Wednesday, May 5, 2010

Mark Knopfler Playing the Orpheum

I took the train (my old friend!) into Boston last night to catch Mark Knopfler at the Orpheum with Adam and Norb. I've long wanted to catch this dynamic guitarist in action, getting into him back in the Dire Straits days but also a big fan of his 2nd and 3rd solo albums Sailing to Philadelphia and The Ragpicker's Dream.

The show was all I hoped it would be. MK led an eight-piece band through their paces for a two-hour show that covered his entire career. He's always worked with amazing musicians, and their command was on full display last night. They played groove rock (“Coyote”), ballads (the gorgeous “Prairie Wedding”) , blues (“Hill Farmer’s Blues” and “Marbletown,” both off of The Ragpickers Dream), and hits (“So Far Away,” “Romeo and Juliet”). And of course, examples of the MK specialty that I call the "slow-burn" genre, here expressed with "Speedway at Nazareth." This NASCAR-inspired toon starts off relatively simple and slow, driven by locomotive brush drumming, but slowly builds up to an incredible rocking crescendo. In short, the band often expressed its power by holding itself into a groove, but when called for could cut loose and rock out, anchored by MK’s clarion guitar.

I was familiar with a large majority of the songs that he played, which I like because I'm able to hear how they songs get tweaked in a live setting. For instance, a flute and violin gave an Irish touch to a few toons (esp. “What It Is”). I also got a kick out how many of the musicians changed instruments as the songs called for it, although I think that every musician picked up a guitar at one point.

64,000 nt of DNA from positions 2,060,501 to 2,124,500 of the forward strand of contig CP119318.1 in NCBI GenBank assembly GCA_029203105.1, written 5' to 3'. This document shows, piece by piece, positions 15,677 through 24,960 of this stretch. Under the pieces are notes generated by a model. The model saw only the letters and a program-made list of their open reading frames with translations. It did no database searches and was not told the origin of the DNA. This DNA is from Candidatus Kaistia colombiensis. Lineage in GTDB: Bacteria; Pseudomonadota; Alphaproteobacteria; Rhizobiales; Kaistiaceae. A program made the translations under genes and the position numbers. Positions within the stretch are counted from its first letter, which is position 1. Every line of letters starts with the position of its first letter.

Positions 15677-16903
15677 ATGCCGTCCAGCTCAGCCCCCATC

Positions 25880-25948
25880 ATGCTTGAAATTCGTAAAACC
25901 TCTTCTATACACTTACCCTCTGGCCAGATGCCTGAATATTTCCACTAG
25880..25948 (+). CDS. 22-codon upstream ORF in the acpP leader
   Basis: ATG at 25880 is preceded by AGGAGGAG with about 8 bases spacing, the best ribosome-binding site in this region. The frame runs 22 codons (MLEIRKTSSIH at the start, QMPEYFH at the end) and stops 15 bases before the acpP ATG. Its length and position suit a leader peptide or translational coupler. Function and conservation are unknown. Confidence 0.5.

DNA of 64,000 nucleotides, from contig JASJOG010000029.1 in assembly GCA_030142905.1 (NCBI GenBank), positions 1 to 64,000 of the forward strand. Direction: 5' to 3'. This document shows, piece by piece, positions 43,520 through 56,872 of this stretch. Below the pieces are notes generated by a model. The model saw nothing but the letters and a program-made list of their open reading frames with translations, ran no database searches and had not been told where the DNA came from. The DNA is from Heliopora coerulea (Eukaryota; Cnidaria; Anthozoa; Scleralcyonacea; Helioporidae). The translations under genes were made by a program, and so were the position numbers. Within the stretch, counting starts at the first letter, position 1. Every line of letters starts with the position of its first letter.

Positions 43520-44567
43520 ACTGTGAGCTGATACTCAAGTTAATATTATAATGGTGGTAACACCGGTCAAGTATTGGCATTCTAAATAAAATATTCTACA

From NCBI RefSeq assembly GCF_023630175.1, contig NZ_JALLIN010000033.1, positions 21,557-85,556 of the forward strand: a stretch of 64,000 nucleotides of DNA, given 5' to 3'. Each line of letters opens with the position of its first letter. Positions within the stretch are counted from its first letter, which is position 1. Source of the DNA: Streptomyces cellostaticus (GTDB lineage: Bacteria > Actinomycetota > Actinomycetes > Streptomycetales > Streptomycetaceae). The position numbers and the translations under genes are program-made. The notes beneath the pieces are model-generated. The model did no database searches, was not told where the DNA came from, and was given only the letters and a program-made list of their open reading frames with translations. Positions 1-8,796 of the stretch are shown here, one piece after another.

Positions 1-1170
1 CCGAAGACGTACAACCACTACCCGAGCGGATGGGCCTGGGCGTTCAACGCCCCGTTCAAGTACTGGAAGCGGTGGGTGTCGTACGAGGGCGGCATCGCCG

As for MK himself, he’s so talented it’s hard to say much about his guitar playing that hasn't been said before by writers better then I. It was notable that he was limited to performing from a stool. Just after Norb and I pondered if his 61 years had caught up with him, he announced that he wasn't doing his normal "struts and leg lifts" due to having a pinched nerve. Indeed, he seemed to be in some pain during parts of the show, and he was unable to leave the stage for the typical multi-encore end-of-show set (instead, the roadies brought out drinks for everyone and so we clapped and watched them pound water for a few minutes).

All in all, it was an excellent evening. Well worth the price I’m paying in brain-dead exhaustion today.

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